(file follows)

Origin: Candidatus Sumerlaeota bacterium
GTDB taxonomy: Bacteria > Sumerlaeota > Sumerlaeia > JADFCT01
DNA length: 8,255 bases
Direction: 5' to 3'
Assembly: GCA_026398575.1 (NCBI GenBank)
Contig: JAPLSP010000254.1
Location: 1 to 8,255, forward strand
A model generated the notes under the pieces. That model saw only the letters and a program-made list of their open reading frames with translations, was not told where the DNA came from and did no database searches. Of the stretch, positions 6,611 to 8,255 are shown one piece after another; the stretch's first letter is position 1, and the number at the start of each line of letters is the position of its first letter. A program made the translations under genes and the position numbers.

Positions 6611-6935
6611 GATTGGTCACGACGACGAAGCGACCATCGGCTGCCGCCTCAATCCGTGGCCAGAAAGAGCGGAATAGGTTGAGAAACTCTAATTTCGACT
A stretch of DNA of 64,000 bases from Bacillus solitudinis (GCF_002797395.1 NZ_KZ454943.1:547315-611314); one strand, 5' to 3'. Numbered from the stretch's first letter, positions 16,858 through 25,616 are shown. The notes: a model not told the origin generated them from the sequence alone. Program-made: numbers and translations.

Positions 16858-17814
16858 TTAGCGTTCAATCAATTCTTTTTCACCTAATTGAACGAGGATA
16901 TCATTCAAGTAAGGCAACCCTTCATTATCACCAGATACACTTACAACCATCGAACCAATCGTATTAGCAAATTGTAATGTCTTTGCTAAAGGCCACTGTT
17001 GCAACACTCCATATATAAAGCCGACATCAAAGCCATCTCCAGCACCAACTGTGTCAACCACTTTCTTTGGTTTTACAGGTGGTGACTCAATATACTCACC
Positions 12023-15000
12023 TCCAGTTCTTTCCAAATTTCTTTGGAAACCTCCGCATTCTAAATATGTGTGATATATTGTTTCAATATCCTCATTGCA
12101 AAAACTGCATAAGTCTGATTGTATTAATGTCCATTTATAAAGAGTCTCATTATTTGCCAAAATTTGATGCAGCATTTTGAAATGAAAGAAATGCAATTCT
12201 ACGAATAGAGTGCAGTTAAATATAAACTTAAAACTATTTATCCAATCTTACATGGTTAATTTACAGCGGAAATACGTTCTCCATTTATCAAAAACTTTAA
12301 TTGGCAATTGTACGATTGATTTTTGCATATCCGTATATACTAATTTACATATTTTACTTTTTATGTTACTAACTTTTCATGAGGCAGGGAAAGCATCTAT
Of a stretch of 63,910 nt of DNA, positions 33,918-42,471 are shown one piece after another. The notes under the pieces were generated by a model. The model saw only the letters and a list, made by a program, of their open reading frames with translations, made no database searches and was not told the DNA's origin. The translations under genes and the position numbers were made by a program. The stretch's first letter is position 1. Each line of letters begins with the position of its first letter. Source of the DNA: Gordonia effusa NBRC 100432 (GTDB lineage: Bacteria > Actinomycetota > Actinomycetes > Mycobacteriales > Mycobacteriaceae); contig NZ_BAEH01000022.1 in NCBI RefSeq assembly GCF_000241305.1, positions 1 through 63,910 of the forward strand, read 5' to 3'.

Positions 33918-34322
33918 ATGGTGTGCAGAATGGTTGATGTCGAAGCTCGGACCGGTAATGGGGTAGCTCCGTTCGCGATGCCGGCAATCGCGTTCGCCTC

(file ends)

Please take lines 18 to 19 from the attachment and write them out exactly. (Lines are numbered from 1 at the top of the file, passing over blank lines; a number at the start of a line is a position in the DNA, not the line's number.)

12101 AAAACTGCATAAGTCTGATTGTATTAATGTCCATTTATAAAGAGTCTCATTATTTGCCAAAATTTGATGCAGCATTTTGAAATGAAAGAAATGCAATTCT
12201 ACGAATAGAGTGCAGTTAAATATAAACTTAAAACTATTTATCCAATCTTACATGGTTAATTTACAGCGGAAATACGTTCTCCATTTATCAAAAACTTTAA